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The most recent North Korean missile tests have also exposed the vulnerability of existing missile defence. Seoul responded to the North’s firing of a missile over Japan by testing its own Hyunmoo-2 missiles minutes later. Not all of the South’s missiles hit their targets, bringing into question the South’s state of military readiness and capabilities. Equally, the North’s tests raised the glaring question of why Japan did not try to shoot down the missiles with its Aegis radar missile destroyers in the Sea of Japan or Patriot anti-air missiles. Both were intended for just that purpose. There has been considerable press speculation that this was deliberate intelligence-gathering by the US. The reality is that there are no THAAD batteries in Japan, the Patriot system is not designed to deal with this kind of missile, and the Aegis systems would have had to be removed from their position for protecting land targets. The Japanese were perhaps also quick to realise the consequences of failing to hit their target.

Missile defence experts question whether even the vaunted THAAD system could effectively counter North Korean missiles. Certainly it will never offer failsafe protection from a mixed barrage of conventional and nuclear warheads. That task would be akin to finding, and neutralising, a needle in a haystack.

The latest tests change the deterrence logic at play in the region, so even if South Korea or Japan are unlikely to use nuclear weapons that doesn’t mean they won’t try to acquire them as a deterrent. That in turn carries a clear risk of regional escalation and unintended consequences. North Korea’s suddenly increased pace of testing seems to be exploiting this vulnerability in order to keep the US, South Korea, Japan and China continually off-balance, even before Pyongyang has a fully-working strategic weapon. The analogy is with Kim Jong-il’s pursuit of a nuclear capability even while negotiating with the Bush administration, resulting in their first nuclear test in 2006.

Clearly Pyongyang feels that the bar against preventative war remains so high that it is safe from allied attack and, because no red lines have been imposed, that there is little danger of miscalculation. In short, there are no red lines to be crossed. Kim’s rapidly increasing schedule of bomb and missile tests is designed to exploit the space between diplomatic engagement and military strikes. His aim appears to be to normalise the idea of North Korea as a nuclear- and missile-armed state. So far, his strategy appears to be working.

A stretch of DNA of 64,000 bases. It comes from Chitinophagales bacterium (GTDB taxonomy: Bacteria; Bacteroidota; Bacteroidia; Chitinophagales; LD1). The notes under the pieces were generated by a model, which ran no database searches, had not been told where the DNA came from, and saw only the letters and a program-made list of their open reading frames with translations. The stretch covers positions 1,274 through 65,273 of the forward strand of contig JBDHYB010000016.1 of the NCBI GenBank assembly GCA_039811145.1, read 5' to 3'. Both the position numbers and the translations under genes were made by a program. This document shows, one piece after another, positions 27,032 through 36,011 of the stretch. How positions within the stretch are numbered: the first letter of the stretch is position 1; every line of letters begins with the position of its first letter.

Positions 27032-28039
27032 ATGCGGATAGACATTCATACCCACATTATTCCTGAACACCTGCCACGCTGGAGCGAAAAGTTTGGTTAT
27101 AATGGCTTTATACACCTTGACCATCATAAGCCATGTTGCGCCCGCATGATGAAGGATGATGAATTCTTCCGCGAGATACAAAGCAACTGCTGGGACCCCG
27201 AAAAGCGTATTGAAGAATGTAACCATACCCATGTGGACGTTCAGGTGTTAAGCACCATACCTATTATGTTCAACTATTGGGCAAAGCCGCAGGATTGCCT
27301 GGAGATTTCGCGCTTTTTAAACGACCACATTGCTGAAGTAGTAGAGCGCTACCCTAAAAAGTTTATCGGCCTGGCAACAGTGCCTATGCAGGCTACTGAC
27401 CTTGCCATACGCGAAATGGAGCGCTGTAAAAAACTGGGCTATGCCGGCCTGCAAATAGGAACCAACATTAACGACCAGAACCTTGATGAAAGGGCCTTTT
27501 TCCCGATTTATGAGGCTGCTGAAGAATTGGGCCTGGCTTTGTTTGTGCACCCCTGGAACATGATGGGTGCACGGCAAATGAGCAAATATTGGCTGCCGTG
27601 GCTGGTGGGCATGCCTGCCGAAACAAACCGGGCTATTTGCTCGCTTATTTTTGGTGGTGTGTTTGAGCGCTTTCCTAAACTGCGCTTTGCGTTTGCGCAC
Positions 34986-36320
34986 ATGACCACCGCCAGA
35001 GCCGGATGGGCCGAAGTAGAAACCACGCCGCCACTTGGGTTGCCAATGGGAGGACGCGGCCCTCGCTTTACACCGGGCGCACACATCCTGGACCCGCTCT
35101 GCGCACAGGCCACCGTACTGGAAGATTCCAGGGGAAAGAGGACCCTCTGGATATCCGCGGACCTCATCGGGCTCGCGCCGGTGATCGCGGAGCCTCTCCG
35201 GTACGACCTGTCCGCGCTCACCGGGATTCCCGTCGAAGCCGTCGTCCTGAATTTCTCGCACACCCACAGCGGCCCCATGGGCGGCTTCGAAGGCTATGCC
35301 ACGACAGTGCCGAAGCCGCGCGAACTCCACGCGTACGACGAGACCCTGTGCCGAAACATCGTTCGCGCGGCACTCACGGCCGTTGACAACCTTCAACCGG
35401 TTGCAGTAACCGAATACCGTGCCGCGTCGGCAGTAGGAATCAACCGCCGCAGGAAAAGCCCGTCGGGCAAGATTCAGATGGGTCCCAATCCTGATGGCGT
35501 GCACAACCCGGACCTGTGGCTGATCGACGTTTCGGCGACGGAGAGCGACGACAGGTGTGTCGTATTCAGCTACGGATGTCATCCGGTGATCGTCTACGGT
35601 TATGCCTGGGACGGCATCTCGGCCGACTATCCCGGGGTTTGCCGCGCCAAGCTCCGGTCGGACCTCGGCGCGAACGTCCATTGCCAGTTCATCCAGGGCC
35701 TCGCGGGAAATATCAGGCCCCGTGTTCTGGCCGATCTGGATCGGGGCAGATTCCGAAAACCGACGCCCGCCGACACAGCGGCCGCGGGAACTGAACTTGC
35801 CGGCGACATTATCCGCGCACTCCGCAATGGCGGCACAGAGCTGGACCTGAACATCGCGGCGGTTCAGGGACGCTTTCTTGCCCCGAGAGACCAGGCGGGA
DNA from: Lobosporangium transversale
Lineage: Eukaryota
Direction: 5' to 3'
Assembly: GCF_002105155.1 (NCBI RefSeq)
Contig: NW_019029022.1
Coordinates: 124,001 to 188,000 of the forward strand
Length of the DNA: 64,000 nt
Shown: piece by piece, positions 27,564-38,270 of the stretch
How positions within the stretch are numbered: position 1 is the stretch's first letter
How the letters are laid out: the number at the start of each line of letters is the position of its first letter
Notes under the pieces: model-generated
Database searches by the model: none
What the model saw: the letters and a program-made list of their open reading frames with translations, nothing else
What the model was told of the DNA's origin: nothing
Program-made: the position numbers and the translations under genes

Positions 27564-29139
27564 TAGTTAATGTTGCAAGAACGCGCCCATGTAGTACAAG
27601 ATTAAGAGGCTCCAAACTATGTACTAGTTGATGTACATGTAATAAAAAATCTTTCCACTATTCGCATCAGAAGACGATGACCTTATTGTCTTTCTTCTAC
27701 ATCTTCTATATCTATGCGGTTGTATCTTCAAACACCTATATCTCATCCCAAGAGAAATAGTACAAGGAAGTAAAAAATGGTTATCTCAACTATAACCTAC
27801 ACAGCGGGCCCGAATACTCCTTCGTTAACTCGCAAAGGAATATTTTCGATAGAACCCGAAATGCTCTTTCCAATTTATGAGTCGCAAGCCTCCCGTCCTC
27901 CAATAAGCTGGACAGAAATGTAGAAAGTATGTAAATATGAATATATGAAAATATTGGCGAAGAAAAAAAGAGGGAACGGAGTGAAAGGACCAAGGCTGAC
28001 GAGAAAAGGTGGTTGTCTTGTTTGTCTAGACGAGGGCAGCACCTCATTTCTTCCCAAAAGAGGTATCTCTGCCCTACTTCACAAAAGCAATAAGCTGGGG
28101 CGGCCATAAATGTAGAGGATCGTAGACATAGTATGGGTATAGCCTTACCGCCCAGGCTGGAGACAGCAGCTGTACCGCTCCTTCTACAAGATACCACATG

The US has to consider whether now is the time to fully switch to a policy of nuclear deterrence. In theory, that policy has been in place on the Korean peninsula for a considerable time but it has done nothing to deter the North from acquiring nuclear weapons. It is a considerable gamble to see if it will prevent a nuclear exchange in Korea. Although deterrence worked during the Cold War, it was predicated on a certain type of specific rationality shared between the actors. The burden of history suggests that North Korea is a rational actor. However, Pyongyang has an intransigent hostility to the US, unlike Russia or China. The Hermit Kingdom’s isolation and lack of participation in the international community make it a more unpredictable nuclear power. If the world accepts North Korea as a nuclear power, deterrence will require some degree of normalisation of relations with a dictatorship that most countries find morally repugnant. Equally, there is the unknown quantity of the North’s command and control function and whether an over-zealous local commander might inadvertently unleash a nuclear exchange.

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